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Can there be certainty in human knowledge?

Hi all,

After a brief summer hiatus, Socrates Café is back again on the first Tuesday of September.  To kick-off our autumn season of discussions, how about we try and establish to what extent our pursuit of knowledge and certainty is ultimately achievable.

 

Can there be certainty in human knowledge?

We will be meeting in the upstairs section of the Long Stone from 7:15pm with conversation starting at 7:30pm.

For anyone interested in grabbing some food and a drink beforehand, a few of us usually meet downstairs from about 6:45pm.

 

We look forward to seeing you there and then,

Roy & Paul

Socrates Café a space where ideas and dialogue can flourish

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  • Snorkus B.

    As always

    September 7, 2013

  • Dana

    A lot more interesting than I actually expected this subject to be! Thanks guys for organizing

    September 4, 2013

  • Dex

    Interesting evening, happy to meet such diverse individuals.
    In relation to the introduction of matematics to illustrate the topic this might be of interest http://en.wikipedia.org/wiki/Luitzen_Egbertus_Jan_Brouwer Brouwer challenged the belief that the rules of the classical logic have an absolute validity.
    Maybe the question was framed too widely for ease of answer but allowed for an interesting exchange.

    September 4, 2013

  • Ray

    Nice lively discussion. I intend to come back next month!

    September 4, 2013

  • deborah b.

    Well another thought provoking evening! The only certainty I have after our discussion is that I'm certain of nothing - maybe that's a certainty in itself - so in search of knowledge I came across the following quote from a famous person who was mentioned during the evening and contributed in no small way to "bridge the gap"(to borrow a phrase) from another discourse - between certainty and knowledge - "As far as the laws of mathematics refer to reality, they are not certain and as far as they are certain, they do not refer to reality"

    - Albert Einstein

    I couldn't have said it better myself, and I didn't, of that I'm certain, or am I?? -

    2 · September 4, 2013

  • Eoghan P.

    Our discussion about mathematics reminded me of this:

    An astronomer, a physicist and a mathematician are on a train in Scotland. The astronomer looks out of the window, sees a black sheep standing in a field, and remarks, "How odd. All the sheep in Scotland are black!" "No, no, no!" says the physicist. "Only some Scottish sheep are black." The mathematician rolls his eyes at his companions' muddled thinking and says, "In Scotland, there is at least one sheep, at least one side of which appears to be black from here some of the time."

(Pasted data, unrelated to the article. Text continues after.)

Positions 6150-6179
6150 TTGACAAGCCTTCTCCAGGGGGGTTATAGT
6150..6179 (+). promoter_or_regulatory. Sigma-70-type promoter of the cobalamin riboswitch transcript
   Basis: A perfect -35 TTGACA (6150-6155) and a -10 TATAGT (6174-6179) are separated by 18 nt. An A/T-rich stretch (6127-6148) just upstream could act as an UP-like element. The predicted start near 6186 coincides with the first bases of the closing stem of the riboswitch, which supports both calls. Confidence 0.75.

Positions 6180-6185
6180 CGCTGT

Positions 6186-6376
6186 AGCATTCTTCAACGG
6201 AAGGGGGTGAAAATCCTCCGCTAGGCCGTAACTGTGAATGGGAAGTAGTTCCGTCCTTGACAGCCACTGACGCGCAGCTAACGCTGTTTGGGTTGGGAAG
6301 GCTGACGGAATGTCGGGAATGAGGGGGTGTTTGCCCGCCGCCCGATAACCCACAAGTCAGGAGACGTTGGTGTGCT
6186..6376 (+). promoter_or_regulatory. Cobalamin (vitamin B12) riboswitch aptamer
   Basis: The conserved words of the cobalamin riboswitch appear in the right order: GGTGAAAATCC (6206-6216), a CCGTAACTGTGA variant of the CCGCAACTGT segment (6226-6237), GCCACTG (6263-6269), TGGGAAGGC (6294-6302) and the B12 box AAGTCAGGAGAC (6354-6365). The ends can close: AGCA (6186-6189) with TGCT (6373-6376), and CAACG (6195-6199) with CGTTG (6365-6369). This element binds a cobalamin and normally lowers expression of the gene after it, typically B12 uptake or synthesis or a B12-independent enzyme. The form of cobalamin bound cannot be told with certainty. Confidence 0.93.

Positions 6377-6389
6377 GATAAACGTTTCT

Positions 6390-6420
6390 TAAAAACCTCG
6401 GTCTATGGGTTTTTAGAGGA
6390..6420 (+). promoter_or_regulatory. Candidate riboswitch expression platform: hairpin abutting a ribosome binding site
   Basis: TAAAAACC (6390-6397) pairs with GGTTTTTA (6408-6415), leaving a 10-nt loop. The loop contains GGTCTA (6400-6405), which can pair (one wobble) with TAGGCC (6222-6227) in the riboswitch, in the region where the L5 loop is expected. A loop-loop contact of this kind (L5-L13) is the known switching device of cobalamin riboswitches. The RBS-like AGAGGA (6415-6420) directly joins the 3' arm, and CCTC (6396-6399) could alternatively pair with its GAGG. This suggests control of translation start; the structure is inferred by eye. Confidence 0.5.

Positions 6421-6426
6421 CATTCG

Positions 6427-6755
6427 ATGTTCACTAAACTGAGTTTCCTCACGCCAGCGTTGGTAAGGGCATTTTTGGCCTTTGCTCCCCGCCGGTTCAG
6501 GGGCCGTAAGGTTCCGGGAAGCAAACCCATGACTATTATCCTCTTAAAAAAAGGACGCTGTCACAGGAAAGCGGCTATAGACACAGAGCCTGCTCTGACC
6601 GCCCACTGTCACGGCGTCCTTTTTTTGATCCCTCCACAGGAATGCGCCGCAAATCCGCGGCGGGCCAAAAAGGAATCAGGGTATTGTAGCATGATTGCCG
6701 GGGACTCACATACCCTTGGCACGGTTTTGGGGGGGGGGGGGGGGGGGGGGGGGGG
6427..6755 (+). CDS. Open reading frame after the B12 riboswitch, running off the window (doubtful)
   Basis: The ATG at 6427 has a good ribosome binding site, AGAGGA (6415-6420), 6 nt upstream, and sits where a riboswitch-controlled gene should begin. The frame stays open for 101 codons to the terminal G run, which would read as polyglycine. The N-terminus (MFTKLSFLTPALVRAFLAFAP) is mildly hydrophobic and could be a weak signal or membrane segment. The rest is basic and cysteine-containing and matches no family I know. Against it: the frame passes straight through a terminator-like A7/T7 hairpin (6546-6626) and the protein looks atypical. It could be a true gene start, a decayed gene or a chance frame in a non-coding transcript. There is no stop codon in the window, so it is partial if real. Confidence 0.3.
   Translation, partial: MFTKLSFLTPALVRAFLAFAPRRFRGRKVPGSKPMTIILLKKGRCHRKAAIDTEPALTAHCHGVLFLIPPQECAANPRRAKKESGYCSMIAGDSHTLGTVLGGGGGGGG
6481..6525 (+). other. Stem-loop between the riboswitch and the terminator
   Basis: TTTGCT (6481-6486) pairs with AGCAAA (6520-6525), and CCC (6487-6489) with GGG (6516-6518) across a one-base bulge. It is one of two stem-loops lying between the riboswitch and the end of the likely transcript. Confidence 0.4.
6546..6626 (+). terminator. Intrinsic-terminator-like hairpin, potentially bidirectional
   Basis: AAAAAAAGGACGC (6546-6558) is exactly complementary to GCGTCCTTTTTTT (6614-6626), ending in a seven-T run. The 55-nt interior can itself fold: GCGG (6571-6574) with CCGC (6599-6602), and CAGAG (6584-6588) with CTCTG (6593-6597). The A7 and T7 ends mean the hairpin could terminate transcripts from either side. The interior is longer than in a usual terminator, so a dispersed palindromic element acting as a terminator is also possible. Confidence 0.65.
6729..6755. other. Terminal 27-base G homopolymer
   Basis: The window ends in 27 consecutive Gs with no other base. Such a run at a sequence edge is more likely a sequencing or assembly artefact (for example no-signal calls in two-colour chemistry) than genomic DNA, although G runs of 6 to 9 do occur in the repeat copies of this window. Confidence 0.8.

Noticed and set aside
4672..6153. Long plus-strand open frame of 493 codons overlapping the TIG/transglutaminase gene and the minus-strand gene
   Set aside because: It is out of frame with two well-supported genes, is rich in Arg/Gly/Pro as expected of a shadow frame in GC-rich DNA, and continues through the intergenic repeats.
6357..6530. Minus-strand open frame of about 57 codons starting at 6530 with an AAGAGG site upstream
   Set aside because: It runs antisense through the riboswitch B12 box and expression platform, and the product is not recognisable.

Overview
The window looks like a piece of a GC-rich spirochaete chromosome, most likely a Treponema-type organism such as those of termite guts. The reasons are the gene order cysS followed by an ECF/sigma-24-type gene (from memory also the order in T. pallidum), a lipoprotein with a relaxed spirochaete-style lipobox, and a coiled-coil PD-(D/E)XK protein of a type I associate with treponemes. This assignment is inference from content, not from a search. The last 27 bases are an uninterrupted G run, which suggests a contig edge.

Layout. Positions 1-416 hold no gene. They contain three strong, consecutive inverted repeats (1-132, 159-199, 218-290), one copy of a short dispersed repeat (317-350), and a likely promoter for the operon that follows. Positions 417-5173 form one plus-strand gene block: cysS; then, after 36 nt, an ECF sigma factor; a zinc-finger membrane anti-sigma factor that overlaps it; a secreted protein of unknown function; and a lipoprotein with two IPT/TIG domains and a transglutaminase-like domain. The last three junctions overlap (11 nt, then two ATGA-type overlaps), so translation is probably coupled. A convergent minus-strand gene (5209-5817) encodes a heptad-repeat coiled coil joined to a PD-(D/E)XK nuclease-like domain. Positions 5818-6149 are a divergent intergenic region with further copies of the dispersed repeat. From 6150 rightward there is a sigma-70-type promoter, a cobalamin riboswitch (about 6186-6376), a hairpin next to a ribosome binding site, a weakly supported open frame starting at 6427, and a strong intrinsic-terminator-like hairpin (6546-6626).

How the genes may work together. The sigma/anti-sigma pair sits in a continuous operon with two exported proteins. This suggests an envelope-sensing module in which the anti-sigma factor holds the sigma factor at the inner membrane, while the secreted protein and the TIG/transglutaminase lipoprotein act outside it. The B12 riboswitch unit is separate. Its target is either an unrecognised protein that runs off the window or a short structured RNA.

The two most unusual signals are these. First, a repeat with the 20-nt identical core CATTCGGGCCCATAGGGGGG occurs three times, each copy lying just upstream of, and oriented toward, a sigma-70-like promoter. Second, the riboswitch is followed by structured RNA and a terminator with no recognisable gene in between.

2 · September 3, 2013

  • A former member
    A former member

    I cant go, so if someone wants to take my place

    September 3, 2013

  • Ciaran W.

    One of the certainties in human knowledge is that a "Pretty please :)" tends to win[masked]% of all arguments !

    1 · September 2, 2013

    • A former member
      A former member

      That only when you use it Ciaran :P

      September 3, 2013

  • Eoin B.

    Still wolloxed from a tooth extraction earlier today :-(. Thought I would be okay. It apparently not...

    September 3, 2013

  • kevin

    One area where we can be certain of objective knowledge is Lonergans cognitional structure basically there are 3 aspects to our knowing level 1 is the level of data what comes to us through our senses. Level 2 is the level of understanding the data and getting insight 'what is it we percieve?' Level 3 is the level of judgement we ask is it true?or is it real? or is it so? Everyone can confirm this for themselves by reflecting consciously on their own experience of knowing something. They will see these 3 levels in operation. And if anyone wants to argue against the cognitional structure they must use the cognitional structure to do so i.e. they must perceive have an insight and make a judgement. Therefore the cognitional structure is universal objective knowledge that is certain whereas the best that science can give us is probably certain.